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In the short story, The Last Cruise of the Judas Iscariot by Edward Page Mitchel, which tells the story of Captain Cram, a sailor in Main, who builds a schooner with three masts, which was considered by the people of his town as extraordinary and a bad omen. Later, the schooner runs into several accidents every time it sets to sail that Captain Cram decides to give it the name of Judas the Iscariot to describe its demonic nature. People are unable to understand its behavior, for it has no defects in its structure. The narrator discusses this matter saying:

A board of nautical experts sat upon the Judas Iscariot, but could find nothing the matter with her, physically. The lines of her hull were all right, she was properly planked and ceiled and calked, her spars were of good Oregon pine, she was rigged taut and trustworthy, and her canvas had been cut and stitched by a God-fearing sailmaker. According to all theory, she ought to have been perfectly responsible as to her keel.

My question is about the meaning of "responsible as to her keel". Shouldn't he say "responsible for"? But again what would it mean?

  • Hi be contributor! "responsible" simply means "reliable" 9as you can check in a dictionary). Do note that the excellent ELL site exists to ask basic questions, or if you read a sentence which is confusing and you want it explained. – Fattie Sep 18 '18 at 10:12
  • @Fattie, Even if that is the sense of "responsible" that's intended (which I don't believe), the usage meaning in context is not entirely obvious, and this is a perfectly good question for ELU. – The Photon Sep 18 '18 at 15:44
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The question might be clearer if we also include a couple of further sentences of context.

... According to all theory, she ought to have been perfectly responsible as to her keel. In practice, she was frightfully cranky. Sailing the Judas Iscariot was like driving a horse with more vices than hairs in his tail. She always did the unexpected thing, except when bad behavior was expected of her on general principles. ... Start on whatever course she might, the schooner was certain to run before long into one of three things, namely, some other vessel, a fog bank, or the bottom.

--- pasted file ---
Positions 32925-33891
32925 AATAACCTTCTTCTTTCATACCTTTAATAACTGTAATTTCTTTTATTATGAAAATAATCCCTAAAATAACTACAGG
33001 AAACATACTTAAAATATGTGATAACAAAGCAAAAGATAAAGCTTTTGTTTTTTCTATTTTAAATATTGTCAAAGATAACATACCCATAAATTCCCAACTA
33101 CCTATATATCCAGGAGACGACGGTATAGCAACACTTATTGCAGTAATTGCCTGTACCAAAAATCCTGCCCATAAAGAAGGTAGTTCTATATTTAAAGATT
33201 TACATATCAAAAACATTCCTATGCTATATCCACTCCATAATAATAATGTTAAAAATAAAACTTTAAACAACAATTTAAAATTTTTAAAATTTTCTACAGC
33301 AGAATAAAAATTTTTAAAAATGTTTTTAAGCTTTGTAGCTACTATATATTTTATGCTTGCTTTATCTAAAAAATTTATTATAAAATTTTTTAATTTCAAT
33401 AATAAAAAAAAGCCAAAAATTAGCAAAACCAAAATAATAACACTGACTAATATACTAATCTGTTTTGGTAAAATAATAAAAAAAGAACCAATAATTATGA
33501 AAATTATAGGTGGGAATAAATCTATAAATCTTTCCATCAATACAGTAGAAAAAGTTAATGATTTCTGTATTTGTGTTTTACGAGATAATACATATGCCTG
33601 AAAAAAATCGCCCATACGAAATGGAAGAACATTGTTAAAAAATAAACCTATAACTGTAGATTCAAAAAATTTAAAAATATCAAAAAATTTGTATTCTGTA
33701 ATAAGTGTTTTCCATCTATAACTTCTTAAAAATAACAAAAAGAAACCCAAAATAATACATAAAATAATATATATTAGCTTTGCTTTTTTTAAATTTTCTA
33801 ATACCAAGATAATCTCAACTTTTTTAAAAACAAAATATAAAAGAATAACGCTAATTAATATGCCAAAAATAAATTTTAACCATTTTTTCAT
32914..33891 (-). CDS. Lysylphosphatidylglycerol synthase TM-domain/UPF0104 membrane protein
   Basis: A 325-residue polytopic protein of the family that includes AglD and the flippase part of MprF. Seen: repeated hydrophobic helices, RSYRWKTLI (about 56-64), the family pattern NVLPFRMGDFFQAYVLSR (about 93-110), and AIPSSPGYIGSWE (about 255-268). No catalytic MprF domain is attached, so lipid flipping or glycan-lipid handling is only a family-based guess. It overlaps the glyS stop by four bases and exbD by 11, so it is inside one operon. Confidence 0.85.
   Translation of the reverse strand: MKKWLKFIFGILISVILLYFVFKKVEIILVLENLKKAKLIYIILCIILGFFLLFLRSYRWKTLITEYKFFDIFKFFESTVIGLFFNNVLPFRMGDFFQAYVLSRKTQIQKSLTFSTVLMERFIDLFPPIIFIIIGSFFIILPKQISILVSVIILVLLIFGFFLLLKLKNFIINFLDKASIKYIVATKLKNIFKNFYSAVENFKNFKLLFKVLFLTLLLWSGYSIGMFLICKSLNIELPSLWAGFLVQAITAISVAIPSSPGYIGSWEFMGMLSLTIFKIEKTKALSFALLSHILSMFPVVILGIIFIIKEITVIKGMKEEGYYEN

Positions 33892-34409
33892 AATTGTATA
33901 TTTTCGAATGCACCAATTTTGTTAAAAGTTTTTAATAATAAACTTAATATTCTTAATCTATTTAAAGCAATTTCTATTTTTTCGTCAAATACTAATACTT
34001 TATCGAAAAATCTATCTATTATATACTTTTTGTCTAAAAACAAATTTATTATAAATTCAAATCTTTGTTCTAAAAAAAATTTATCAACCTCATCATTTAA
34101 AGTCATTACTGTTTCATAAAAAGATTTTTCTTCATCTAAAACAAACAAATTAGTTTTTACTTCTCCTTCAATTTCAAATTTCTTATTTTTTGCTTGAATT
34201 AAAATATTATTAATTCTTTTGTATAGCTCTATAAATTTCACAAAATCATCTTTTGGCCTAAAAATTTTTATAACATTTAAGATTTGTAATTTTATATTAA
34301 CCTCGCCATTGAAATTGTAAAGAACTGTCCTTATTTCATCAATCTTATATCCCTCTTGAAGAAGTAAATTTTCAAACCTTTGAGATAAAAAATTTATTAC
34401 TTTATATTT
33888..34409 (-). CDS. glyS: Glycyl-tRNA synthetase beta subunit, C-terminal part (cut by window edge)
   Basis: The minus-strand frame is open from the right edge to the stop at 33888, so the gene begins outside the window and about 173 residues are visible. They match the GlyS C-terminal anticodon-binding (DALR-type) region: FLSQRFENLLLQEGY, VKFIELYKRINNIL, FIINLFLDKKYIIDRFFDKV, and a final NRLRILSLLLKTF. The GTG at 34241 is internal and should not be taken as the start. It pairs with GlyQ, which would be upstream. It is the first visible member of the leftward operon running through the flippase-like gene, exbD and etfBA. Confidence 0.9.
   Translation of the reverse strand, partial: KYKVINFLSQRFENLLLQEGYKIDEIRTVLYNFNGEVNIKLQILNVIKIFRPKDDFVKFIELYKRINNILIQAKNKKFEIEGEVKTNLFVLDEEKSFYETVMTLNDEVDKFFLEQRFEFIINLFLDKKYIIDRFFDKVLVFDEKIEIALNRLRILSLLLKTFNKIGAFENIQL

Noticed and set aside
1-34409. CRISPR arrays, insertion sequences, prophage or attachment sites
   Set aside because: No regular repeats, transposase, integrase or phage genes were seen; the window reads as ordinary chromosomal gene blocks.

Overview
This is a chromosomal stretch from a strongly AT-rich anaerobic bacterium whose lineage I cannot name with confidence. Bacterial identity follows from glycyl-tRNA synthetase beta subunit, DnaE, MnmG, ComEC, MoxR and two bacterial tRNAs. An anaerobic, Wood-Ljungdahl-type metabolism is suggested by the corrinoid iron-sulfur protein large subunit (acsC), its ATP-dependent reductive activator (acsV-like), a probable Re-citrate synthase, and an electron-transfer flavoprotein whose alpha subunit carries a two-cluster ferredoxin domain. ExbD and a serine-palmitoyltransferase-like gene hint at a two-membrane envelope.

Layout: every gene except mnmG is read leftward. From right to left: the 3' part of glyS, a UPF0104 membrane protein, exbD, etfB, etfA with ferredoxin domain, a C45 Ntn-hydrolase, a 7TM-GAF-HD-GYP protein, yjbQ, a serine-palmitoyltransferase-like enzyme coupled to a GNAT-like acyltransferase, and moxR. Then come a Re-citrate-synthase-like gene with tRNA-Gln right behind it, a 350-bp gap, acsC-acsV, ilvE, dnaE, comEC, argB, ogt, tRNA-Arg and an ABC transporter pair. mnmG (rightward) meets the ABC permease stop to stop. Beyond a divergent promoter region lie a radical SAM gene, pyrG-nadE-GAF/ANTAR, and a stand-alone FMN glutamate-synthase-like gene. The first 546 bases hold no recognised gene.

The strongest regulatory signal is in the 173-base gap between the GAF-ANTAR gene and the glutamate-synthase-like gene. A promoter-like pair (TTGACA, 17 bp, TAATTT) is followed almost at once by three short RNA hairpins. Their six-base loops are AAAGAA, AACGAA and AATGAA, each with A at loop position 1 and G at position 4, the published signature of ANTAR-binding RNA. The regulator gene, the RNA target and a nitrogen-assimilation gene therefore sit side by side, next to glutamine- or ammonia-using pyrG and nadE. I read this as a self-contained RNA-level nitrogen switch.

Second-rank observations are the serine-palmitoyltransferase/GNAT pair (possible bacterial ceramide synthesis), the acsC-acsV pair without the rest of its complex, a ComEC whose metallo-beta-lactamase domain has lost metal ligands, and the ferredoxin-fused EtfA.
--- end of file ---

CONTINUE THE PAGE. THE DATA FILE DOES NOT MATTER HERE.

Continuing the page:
This shows that the ship (like a bad horse) doesn't go where it's steered.

So "responsible" is being used here where modern standard English would use "responsive".

If the ship were "responsible" to her keel, she would travel straight rather than unpredictably.

  • That was my first thought, too; but a vessel should be responsive to her wheel or her rudder or her rig, not to her keel -- and now I see you said exactly that in a comment! – StoneyB on hiatus Sep 17 '18 at 23:16
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    @StoneyB, I suspect there's a bit of poetic license taken by the author. AFAIK the keel does contribute to keeping the ship travelling straight, even if the rudder is responsible for turning. – The Photon Sep 17 '18 at 23:18
  • @StoneyB - the keel is to sailors what the "edge" is to skiers. The whole, entirety of sailing is "on your keel". – Fattie Sep 18 '18 at 10:15
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Responsible can mean 'reliable'.

  1. reliable or dependable, as in meeting debts, conducting business dealings, etc.

And as to can mean 'concerning'

Thesaurus: synonyms and related words

Regarding and concerning

Keel may be being used in a figurative sense in terms of balance and stability. So your sentence probably means something on the lines of:

The boat ought to have been perfectly reliable as far as its stability was concerned.

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This appears to be an unusual (and perhaps ironic) extension of "responsible" in the sense of "trustworthy, reliable" to an inanimate object.

As to means "with respect to", and keel is probably intended as a synechdoche for the vessel's entire physical construction, since planking, caulking, spars, rigging and sails are included in the assessment.

So the nautical experts agreed that the Judas Iscariot ought to have been perfectly trustworthy, at least with respect to her construction and materials .

  • I understand keel to mean balance in the given context (as in keel over or on an even keel). – michael.hor257k Sep 17 '18 at 22:47
  • @michael.hor257k That seems unlikely to me in so specifically nautical a context, which calls for the literal sense on which those metaphors are based. – StoneyB on hiatus Sep 17 '18 at 22:49
  • +1 for getting there before me. – S Conroy Sep 17 '18 at 22:51
  • It makes very little sense to refer to all her parts as being in order, then conclude from this that another part of her is reliable. – michael.hor257k Sep 17 '18 at 22:56
  • @michael.hor257k It is, as I say, a synechdoche, and a common one--see OED 1 s.v. Keel, 2--going all the way back to the Romans and still in use in nautical tales: eg "The trench must be deep enough and wide enough for half a dozen keels. We are at risk, of course, and our ships will suffer some damage, but the Danes will suffer more, for we are better at gunnery than they are." -- David Donachie, Breaking the Line, 20o4. – StoneyB on hiatus Sep 17 '18 at 23:13

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